Every season in a garden has its peaks and troughs and they do not necessarily come at the same moment for everyone – they depend, of course, on the chosen planting, on the orientation of the garden and on the degree of care that can be lavished upon it.
For some gardens, mid-July will be a peak period of sumptuous flowering – stately lilies, towering delphiniums, steely blue eryngiums, perhaps a riot of clematis, late roses, sweet-smelling lavender, tumbling pelargoniums and that reliable delospermum as good as ever. For others, it will be a lull – a time of cutting back to ensure colour returns later in the year – a lull between the fresh blooms and gleaming foliage of late May and June and the August re-emergence of late summer colour. It is, after all, the time to prune early summer’s flowering shrubs such as deutzia and philadelphus, the time to cut back nepeta, pimpernella, geums, knautia, Astrantia and roses that need a feed and haircut, giving all of them the opportunity to re-appear in August/September.
Now is a time too to remove early summer annuals like ammi and echiums to allow the cosmos and nicotiana to take their place. It is almost, but perhaps not quite, time to cut back the ubiquitous alchemilla before it turns golden and self-seeds everywhere. So, if the garden seems to be in a bit of a lull, enjoy it, get in there and make room for the plants that want space to come to the fore in just a few weeks – asters, salvias, penstemons, dahlias, grasses … all of which will repay attention now.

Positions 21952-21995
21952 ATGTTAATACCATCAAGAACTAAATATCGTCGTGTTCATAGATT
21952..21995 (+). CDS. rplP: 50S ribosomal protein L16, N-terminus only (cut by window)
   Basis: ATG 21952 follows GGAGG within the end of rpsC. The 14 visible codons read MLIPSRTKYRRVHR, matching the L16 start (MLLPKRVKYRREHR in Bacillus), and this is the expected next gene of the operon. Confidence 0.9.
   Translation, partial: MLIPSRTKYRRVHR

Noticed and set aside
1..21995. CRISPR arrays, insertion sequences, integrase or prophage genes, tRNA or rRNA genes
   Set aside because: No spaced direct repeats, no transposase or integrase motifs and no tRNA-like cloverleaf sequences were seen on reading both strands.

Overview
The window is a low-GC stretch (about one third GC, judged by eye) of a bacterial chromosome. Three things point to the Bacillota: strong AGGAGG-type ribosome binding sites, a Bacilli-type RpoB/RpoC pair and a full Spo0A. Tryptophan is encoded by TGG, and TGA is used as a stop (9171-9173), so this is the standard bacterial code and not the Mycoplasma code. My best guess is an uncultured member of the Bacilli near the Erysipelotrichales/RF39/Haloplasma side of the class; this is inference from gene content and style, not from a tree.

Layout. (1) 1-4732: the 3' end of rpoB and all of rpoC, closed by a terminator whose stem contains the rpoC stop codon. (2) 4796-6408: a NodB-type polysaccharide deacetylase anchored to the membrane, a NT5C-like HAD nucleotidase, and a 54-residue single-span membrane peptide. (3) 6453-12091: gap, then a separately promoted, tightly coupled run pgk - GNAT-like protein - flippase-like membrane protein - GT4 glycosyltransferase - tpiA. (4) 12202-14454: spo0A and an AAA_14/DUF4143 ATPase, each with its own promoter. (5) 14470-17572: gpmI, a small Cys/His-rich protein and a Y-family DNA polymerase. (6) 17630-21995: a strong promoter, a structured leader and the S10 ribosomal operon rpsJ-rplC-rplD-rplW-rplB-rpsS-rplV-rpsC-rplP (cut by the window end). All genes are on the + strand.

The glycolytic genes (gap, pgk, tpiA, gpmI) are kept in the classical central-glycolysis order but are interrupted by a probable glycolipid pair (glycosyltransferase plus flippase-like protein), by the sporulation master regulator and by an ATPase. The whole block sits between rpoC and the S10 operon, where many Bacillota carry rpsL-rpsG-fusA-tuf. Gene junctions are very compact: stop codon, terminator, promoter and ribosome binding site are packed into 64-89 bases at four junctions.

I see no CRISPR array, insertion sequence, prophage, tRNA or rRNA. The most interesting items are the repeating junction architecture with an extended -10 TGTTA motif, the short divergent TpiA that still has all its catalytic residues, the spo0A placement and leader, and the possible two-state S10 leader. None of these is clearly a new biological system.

I was considering where we are in The Dower House garden – we do have lilies but they are almost over, the white willowherb is still waving its wands about but they need to be cut back, a lot of things are saying ‘give me space, give me space, I need room to expand’. Certainly, there is a lot of deadheading – it is a bit like the Forth Road Bridge – when you have been round once you have to start again immediately. The waving wands of Thalictrum lutea are almost over which is just as well as the dahlias are beginning to throw their weight around and if I want delphiniums again this year, albeit smaller, I must cut them back now. And I know when I have cut back plants past their best, both the borders and I will feel a lot better. I kick myself when I find I have held on to dregs of colour. There are lots of things to engage the attention now anyway – the California poppy Romneya coulteri is in flower, many of the hydrangeas are looking beautiful, the lavender is wonderful and Crocosmia ‘Lucifer’ has sprung into life in the hot border. How quickly the year moves on . . .